The call for an English Beaver Strategy – a long-term plan for restoring beaver populations in the country – follows the UK Government’s groundbreaking decision earlier this month that England’s first breeding population of beavers for 400 years could remain in the River Otter in Devon, after a trial that highlighted how beavers benefit people and wildlife.
The wide-ranging English Beaver Strategy Working Group – made up of 39 organisations including NFU, CLA, Wild Trout Trust, Thames Water, National Trust and RSPB, gathered together by the small charity Beaver Trust to form a consensus on the future of beavers in England – sent proposals for an English Beaver Strategy to Defra and Natural England on 14 August.
Although not everyone in the Working Group can support the detailed proposals for restoring beavers, all agree collaboration is the key – and a long-term plan for beavers is essential. This follows two months of engagement and represents a major step forward after Defra’s news on 6 August that beavers on the River Otter may remain.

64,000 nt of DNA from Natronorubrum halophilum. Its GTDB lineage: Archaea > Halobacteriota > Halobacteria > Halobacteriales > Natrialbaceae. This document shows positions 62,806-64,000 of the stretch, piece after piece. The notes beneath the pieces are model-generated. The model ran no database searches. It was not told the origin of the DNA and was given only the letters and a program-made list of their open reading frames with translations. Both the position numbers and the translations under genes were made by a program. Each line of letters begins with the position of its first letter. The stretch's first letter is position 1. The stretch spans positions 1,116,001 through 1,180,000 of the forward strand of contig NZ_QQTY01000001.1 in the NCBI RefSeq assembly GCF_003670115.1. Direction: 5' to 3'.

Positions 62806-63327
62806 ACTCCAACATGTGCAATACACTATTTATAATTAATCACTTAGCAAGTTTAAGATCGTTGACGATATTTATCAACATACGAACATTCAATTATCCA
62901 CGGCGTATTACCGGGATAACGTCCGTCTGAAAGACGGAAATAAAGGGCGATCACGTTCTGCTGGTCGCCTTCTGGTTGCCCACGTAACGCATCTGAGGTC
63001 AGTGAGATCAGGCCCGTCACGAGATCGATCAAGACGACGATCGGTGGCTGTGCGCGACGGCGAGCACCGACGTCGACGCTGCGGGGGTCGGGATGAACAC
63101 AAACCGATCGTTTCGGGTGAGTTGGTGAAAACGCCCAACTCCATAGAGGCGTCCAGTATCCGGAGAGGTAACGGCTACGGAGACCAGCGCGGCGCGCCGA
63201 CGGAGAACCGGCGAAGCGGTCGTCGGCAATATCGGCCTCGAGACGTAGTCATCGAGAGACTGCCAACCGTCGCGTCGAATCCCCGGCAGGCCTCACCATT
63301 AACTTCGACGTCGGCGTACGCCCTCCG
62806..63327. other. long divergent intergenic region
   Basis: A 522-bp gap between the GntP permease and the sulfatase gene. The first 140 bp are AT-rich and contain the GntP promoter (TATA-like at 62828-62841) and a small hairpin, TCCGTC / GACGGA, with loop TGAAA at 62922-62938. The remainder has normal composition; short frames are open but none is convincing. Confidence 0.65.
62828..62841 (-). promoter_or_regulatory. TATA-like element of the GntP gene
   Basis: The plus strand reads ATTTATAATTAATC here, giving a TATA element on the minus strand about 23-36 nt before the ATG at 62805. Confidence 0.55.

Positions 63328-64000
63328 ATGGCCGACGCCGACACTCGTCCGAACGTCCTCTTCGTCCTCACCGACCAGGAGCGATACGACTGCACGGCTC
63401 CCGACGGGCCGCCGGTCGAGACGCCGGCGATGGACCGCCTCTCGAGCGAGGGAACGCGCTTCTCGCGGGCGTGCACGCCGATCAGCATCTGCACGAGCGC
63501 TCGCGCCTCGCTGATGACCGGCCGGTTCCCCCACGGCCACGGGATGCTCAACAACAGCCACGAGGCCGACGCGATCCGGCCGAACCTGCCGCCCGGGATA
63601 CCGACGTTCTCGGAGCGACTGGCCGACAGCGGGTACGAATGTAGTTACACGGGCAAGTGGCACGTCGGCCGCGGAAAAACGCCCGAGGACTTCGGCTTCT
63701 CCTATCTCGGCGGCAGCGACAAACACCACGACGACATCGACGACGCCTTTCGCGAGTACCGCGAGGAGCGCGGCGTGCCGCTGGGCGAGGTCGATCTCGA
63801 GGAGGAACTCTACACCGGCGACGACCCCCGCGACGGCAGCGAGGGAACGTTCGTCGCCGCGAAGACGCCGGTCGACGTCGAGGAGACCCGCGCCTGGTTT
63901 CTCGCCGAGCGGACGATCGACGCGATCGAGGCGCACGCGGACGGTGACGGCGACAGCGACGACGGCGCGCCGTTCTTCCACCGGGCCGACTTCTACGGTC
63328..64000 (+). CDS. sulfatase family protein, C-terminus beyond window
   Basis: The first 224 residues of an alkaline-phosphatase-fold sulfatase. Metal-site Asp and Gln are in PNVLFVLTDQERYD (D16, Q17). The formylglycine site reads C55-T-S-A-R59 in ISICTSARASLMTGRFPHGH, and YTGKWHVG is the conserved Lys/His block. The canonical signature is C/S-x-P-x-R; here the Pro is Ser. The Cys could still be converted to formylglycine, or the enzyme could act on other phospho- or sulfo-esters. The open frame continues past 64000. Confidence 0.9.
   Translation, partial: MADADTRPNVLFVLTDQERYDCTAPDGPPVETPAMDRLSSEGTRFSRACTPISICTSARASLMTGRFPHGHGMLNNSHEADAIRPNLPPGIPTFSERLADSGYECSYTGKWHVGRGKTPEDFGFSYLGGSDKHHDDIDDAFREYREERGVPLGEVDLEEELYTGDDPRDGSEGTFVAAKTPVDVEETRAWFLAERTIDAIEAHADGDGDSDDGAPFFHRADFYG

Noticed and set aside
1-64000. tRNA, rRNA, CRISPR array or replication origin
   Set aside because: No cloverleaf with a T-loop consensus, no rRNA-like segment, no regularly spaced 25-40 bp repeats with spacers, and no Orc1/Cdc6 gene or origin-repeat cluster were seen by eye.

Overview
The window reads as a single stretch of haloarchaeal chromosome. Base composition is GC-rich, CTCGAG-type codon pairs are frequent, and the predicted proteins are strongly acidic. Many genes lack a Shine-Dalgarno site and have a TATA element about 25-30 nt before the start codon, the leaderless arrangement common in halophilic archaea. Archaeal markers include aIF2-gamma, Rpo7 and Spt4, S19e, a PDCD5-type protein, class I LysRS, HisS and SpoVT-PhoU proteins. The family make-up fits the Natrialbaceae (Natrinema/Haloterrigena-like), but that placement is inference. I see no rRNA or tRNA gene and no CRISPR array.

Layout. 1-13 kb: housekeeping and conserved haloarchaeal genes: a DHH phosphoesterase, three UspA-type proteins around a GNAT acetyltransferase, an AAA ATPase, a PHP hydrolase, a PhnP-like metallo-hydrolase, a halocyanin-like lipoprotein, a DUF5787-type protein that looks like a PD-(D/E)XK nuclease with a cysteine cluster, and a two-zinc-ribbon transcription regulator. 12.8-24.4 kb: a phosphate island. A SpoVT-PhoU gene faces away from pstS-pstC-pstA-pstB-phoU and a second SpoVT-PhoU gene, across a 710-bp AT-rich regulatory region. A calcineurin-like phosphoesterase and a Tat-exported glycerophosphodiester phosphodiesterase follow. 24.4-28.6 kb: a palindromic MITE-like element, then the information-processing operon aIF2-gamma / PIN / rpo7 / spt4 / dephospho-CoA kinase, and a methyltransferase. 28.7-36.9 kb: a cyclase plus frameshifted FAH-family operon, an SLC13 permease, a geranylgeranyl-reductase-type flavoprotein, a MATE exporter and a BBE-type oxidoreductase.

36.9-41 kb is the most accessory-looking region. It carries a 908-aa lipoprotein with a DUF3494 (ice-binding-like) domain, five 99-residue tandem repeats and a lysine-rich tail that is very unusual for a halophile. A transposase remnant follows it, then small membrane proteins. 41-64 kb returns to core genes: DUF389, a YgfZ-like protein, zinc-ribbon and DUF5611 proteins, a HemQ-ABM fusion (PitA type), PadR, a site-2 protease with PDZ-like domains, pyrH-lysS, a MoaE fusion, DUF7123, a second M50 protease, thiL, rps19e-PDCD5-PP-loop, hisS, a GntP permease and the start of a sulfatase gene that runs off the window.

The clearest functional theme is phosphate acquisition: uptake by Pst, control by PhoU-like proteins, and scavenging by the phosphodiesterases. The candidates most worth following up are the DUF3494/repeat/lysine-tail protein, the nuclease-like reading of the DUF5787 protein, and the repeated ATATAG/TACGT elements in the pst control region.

James Wallace, Director of Beaver Trust and convenor of the English Beaver Strategy Working Group, said: “It is critical for people with different views to collaborate on how to co-exist with beavers. These ecosystem engineers could help us tackle issues across river catchments like water security, floods, pollution and loss of wildlife. Beavers can help improve our lives and livelihoods, and their wetlands reconnect people with the rest of nature.
“Like beavers, this collaboration is a symbol of hope in challenging and often polarised times. Understandably, some people are concerned about beavers returning to heavily-managed land and rivers. We recognise the need to help mitigate risks of negative impacts on farmland, watercourses and infrastructure – and so we are convening diverse interest groups to create a strategy that works for everyone. The trick with beavers is to start early, raise awareness, engage communities and ensure funding and local support are in place well before they return.”